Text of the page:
Albin later confessed to inventing the story: he says it was a prank designed to distract the public from construction problems and lewd chants by soccer fans, but it also coincided with the appearance of footage showing then St. Petersburg Governor Georgy Poltavchenko cheering for the Akhmat Grozny football club alongside Chechen leader Ramzan Kadyrov, in an apparent betrayal of St. Petersburg’s team.
On December 26, Russia’s Interior Ministry confirmed what the magazine RBC reported two weeks earlier: Timur Valiulin, the head of the ministry’s ”Center E” Anti-Extremism Department, has resigned. One source told the magazine RBC that Valiulin was forced out after his ex-wife revealed that he owned undeclared real estate in Bulgaria and Italy between 2010 and 2012.
Valiulin took command of ”Center E” in 2012, after heading Moscow’s organized crime prevention unit and the capital’s anti-extremism department. In April 2018, the U.S. government sanctioned Valiulin and dozens of other prominent Russians in response to “a range of malign activity around the globe” by Moscow. In October 2017, at a meeting of Russia’s Presidential Human Rights Council, Valiulin advocated prosecuting parents and teachers whose teenage children and students participate in unsanctioned political protests.
Sources also told RBC that Russia’s other law enforcement agencies’ main complaints about Valiulin were related to his operatives’ meddling in commercial disputes, not Center E’s aggressive approach to political and online ‘extremism.’
“President Vladimir Putin said on Wednesday that Russia would deploy its first regiment of hypersonic nuclear-capable missiles next year, saying the move meant his country now had a new type of strategic weapon,” reported Reuters on Wednesday, following a successful “pre-deployment test” of the new “Avangard” missile system. Read the story here.
The peanut gallery 🥜
In an editorial for Vedomosti, editor Vladimir Ruvinsky reviews the evolution of the term “Russophobia,” which circulated among nationalists before 2014, when it entered the vernacular of state officials. When “patriots” initially hijacked the word, it signified all critics of the Putin regime, but events in Ukraine gradually refocused the term on foreign adversaries, and now even Vladimir Putin is using the term to describe the hostile outside world (in his December press conference, the president spoke the word four times).
What does “Russophobia” mean to state officials today? Putin compares it to anti-Semitism, and State Duma Speaker Vyacheslav Volodin has attributed Russophobia to the West’s “genetic” animosity toward Slavs. If the Kremlin genuinely believes that Russians are the world’s “21st century Jews” — a persecuted and stigmatized nation — it’s evidence that Russia’s leaders have lost their grip on common sense, Ruvinsky warns. It’s also possible, he adds, that officials in Moscow have utilized the term so aggressively in hopes of convincing the country that Western sanctions ostensibly targeting state officials and oligarchs are really aimed at the Russian people.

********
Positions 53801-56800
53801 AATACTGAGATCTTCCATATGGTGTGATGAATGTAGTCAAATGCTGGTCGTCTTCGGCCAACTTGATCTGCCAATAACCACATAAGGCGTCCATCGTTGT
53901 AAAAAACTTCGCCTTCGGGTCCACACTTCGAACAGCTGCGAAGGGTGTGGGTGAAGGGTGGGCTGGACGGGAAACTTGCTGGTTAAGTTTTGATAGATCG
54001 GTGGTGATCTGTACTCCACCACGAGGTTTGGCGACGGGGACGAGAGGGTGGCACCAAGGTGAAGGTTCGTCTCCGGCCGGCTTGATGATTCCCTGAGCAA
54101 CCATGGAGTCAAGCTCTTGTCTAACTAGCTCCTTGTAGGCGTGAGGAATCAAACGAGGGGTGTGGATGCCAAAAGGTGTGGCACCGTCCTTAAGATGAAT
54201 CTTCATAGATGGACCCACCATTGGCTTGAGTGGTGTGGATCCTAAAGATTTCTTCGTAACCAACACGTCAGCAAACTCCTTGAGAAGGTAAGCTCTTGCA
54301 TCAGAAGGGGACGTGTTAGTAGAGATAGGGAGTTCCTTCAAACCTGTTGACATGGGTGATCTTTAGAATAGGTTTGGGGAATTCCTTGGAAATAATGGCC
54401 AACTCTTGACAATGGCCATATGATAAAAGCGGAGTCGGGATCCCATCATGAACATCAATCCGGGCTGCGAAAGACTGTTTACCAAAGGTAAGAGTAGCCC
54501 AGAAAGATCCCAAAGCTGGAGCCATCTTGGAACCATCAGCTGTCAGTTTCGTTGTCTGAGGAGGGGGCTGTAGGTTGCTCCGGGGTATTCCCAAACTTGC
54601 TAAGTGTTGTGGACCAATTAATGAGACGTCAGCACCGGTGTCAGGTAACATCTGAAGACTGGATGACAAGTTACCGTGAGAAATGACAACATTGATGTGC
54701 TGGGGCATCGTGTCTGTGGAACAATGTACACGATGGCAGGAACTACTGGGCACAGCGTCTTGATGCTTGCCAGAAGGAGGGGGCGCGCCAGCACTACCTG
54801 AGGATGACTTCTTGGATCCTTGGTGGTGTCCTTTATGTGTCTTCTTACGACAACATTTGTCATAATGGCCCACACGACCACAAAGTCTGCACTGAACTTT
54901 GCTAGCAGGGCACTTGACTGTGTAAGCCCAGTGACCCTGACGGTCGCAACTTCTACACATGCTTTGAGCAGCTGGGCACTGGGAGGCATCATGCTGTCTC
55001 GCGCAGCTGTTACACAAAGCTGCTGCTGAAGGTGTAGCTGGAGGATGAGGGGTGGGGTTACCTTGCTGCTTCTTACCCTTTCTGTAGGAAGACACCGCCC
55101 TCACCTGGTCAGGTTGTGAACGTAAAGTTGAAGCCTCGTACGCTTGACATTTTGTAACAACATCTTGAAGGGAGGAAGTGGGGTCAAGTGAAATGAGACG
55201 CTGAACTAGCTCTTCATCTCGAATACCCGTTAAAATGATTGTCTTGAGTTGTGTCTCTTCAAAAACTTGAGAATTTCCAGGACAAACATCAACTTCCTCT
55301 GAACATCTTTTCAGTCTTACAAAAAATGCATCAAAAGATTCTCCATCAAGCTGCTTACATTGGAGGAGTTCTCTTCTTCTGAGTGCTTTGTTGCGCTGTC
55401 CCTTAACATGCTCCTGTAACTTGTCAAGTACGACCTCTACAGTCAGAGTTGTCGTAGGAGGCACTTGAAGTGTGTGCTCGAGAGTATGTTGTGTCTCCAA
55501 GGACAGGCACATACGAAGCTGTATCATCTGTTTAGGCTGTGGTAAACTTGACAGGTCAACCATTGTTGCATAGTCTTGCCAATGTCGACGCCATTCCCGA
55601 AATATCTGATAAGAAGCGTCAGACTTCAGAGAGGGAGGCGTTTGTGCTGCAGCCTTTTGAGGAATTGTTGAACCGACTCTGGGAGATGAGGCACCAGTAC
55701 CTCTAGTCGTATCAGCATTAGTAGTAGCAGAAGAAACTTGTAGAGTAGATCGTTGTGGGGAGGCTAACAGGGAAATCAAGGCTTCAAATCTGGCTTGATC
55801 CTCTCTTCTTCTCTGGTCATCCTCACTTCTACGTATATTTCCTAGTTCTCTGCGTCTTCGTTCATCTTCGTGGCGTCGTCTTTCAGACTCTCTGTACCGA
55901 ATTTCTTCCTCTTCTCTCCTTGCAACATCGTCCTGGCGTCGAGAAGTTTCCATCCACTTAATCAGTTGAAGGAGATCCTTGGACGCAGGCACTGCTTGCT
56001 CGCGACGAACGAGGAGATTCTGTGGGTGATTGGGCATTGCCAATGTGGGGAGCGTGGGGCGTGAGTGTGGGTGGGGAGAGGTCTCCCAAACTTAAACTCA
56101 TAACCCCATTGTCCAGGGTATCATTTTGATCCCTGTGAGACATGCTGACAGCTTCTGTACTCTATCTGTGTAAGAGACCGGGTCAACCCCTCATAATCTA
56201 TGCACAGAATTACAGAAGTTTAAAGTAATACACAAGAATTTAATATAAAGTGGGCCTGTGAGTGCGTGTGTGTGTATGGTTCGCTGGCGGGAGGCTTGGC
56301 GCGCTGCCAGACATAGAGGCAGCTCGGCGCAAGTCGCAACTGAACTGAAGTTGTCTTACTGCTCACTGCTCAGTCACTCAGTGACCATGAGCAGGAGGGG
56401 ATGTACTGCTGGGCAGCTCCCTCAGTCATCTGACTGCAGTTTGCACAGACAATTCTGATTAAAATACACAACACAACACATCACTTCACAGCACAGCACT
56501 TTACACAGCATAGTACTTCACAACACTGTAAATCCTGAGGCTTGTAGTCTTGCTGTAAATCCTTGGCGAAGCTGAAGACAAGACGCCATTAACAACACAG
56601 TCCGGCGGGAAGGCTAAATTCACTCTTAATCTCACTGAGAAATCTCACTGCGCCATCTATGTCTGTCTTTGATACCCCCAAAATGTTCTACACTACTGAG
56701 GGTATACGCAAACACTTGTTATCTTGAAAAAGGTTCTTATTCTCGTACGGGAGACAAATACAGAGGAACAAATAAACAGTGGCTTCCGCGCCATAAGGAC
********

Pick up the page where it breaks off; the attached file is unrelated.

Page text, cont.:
In an op-ed for Vedomosti, Carnegie Moscow Center senior fellow Andrei Kolesnikov argues that Alexander Surinov lost his job as head of Rosstat (Russia’s Federal State Statistics Service) because of fallout following Putin's erroneous claim during his annual end-of-the-year press conference last week that Russians’ real disposable income in 2018 might grow by half a percent, despite the fact that it fell 0.1 percent between January and November. Kolesnikov compares Surinov’s ouster to the USSR’s long history of firing (and sometimes firesquading) statistics department chiefs, when the numbers didn’t reflect policy priorities.
Kolesnikov says Surinov’s replacement, former Economic Development Ministry regulatory chief Pavel Malkov, is a pure “technocrat,” not a professional statistician, which marks a turning point in post-Soviet history. Going forward, Kolesnikov warns, expect Rosstat to lean toward federal objectives when massaging its margin of error.
In an op-ed for Republic, columnist Oleg Kashin offers his own spin on Russia’s supposed “stagnation,” arguing that the Putin regime has morphed into something Russians have “never witnessed before”: a “state about nothing.” Kashin describes this state as leadership without ideology — without even any trending debate about history. The only thing the Kremlin seems to offer today is anti-Western rhetoric and “talk of war,” which Kashin calls the Kremlin’s “need for a cataclysm to end the country’s prolonged timelessness.” “There’s nothing here to be defended seriously, and consequently there’s nothing against which to protest,” Kashin says.
A day later, cybersecurity expert Alexander Litreev asked the federal censor (Roskomnadzor) to block the websites of the State Duma, the political party United Russia, and the news outlet Vesti.ru (a joint project by the state television networks Rossiya 1 and Rossiya 24), arguing that the three websites violate some of the same privacy rules that did in Navalny’s “Smart Vote” project.
It now seems that Roskomnadzor should also consider blocking itself. IT specialists at Habrahabr have studied the agency’s website and discovered computer scripts from Sputnik and Yandex Metrics that analyze visitors’ personal data, as well as scripts that scan visitors’ computers for the presence of HTTP debugging proxy server applications, like Fiddler. Roskomnadzor’s website doesn't ask users to consent to this data analysis.